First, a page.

It leaves one wondering how JI imagines it will persuade the Javanese to accept its austere view of the world. If JI member hope to convert others through the purity of their Islam, this makes the Bali bombing doubly intriguing. The attack involved both a suicide bomber and Western-learnt techniques. Suicide is an anathema to Muslims, as the historian Bernard Lewis points out: ‘The traditions of the Prophet make the point clearly. The Prophet said: “Whoever kills himself with a blade will be tormented with that blade in the fires of Hell.”’ (3)
The Western-style technique used at Bali was the detonation of a smaller device to draw a crowd towards the larger explosion, hence causing greater casualties. Again, this deliberate slaughter of the innocents and the killing of unbelievers without giving them a chance to convert would be an abomination to any pious Muslim (4).
Where is the logic in trying to promote anti-Western ideas through the use of devices learned from the west? Orientalists such as Lewis make much of Muslims learning Western military techniques in order to defeat the west – but surely JI’s enemies are the states that currently rule the area of JI’s intended Caliphate?
In fact, Laskah Jihad, the other small Java-based group that gave the island an ill-deserved reputation for fanaticism, was shocked into renouncing its militant activities on hearing of the Bali bombing. One of Laskah Jihad’s former activities was visiting bars and duffing up any Westerner drinking alcohol. JI members said in court that they were disgusted by the consumption of alcohol in the Bali bars they blew up. Why not blow up a dangdut disco bar in Yogyakarta or Jakarta, where Indonesian Muslims can regularly be seen drinking alcohol and singing karaoke?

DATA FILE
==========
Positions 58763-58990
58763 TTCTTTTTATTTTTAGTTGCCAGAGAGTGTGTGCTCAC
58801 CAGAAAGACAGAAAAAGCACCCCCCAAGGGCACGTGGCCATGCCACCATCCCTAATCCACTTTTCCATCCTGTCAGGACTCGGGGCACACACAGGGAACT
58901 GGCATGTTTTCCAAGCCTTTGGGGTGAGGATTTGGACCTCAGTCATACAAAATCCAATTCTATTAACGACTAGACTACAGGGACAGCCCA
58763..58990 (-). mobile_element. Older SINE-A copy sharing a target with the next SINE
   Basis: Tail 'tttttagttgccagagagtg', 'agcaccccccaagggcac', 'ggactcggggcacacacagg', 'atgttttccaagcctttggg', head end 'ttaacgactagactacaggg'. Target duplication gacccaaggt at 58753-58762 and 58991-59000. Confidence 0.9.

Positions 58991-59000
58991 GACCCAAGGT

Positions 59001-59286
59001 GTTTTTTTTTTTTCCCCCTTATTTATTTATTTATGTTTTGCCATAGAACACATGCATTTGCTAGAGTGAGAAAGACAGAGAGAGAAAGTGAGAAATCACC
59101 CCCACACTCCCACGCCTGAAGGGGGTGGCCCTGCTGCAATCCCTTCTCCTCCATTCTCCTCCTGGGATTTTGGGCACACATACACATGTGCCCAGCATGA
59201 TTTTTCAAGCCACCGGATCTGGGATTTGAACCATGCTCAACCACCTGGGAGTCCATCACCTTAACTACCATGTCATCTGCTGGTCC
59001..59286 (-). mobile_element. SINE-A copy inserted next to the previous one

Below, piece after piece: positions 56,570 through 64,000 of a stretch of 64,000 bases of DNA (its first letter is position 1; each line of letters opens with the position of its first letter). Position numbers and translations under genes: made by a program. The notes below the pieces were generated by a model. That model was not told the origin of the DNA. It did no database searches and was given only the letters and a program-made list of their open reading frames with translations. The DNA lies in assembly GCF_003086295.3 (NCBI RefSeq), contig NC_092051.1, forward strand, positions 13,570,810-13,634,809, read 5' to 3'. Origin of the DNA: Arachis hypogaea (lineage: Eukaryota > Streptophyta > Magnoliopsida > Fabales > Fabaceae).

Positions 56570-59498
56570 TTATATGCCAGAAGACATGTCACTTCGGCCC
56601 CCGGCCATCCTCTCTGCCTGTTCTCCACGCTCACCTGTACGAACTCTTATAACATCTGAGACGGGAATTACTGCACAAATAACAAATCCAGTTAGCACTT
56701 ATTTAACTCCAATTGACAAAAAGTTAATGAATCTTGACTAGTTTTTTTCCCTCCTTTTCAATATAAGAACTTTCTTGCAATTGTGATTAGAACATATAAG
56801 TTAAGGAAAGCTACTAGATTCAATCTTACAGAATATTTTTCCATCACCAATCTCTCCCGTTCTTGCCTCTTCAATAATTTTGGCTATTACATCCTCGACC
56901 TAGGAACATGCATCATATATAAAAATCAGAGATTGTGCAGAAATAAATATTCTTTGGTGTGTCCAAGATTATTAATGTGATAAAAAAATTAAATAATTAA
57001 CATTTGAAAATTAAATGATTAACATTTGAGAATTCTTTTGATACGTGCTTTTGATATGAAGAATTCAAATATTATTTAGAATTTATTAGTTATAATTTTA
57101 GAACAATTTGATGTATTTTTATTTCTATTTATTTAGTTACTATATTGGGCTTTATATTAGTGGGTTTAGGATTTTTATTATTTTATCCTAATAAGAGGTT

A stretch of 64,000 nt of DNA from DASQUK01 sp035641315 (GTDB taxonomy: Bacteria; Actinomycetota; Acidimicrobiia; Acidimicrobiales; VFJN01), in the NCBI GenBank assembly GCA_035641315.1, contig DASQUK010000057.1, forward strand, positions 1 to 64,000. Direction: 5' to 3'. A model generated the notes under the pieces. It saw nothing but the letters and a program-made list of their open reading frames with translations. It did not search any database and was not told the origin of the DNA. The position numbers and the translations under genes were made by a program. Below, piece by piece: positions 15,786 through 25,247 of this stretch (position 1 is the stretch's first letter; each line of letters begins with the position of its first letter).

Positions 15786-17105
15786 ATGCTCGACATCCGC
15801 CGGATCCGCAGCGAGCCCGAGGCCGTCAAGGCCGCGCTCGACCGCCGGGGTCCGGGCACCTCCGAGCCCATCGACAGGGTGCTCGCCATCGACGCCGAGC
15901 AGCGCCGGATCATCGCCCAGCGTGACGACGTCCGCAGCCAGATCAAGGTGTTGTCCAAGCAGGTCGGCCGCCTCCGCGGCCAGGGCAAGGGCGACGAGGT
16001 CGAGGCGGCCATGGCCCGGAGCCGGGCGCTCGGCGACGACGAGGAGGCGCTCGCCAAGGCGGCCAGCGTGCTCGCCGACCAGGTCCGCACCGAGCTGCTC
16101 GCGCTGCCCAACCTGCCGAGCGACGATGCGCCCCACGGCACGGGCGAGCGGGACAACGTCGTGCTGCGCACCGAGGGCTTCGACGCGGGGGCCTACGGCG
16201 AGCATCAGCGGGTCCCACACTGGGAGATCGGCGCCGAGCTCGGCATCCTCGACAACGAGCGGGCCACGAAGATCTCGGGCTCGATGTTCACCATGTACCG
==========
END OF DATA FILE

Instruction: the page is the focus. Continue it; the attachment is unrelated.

Does the appeal of a similar anti-Westernism, particularly anti-Americanism, have any mileage for JI? It would be easy to assume that Indonesians are anti-American. JI chose the JW Marriott hotel as a target because of its American connections. Several of the Bali bombers shouted vehement anti-American slogans during their trials.
I found it difficult to gauge the depth of anti-Western feeling in Central Java. The only direct experience I had was being given a hard stare by a man wearing an Osama bin Laden t-shirt – hardly a threat to the foundations of Western society. And this happened in Klaten, a town that gave up some of the Bali suspects. My brother-in-law Suragi told me: ‘I don’t like Americans. They are too arrogant about their country and always attack Muslims.’ But however deeply he holds these Guardian reader convictions he has never done anything about them.
Adi from Yogyakarta is more typical in his attitude to the West. He is the eldest of five Catholic brothers and a Muslim sister. ‘Indonesia and America get on fine. It’s just a few fanatics who cause the problems. Islam and Catholicism – they both have fanatics.’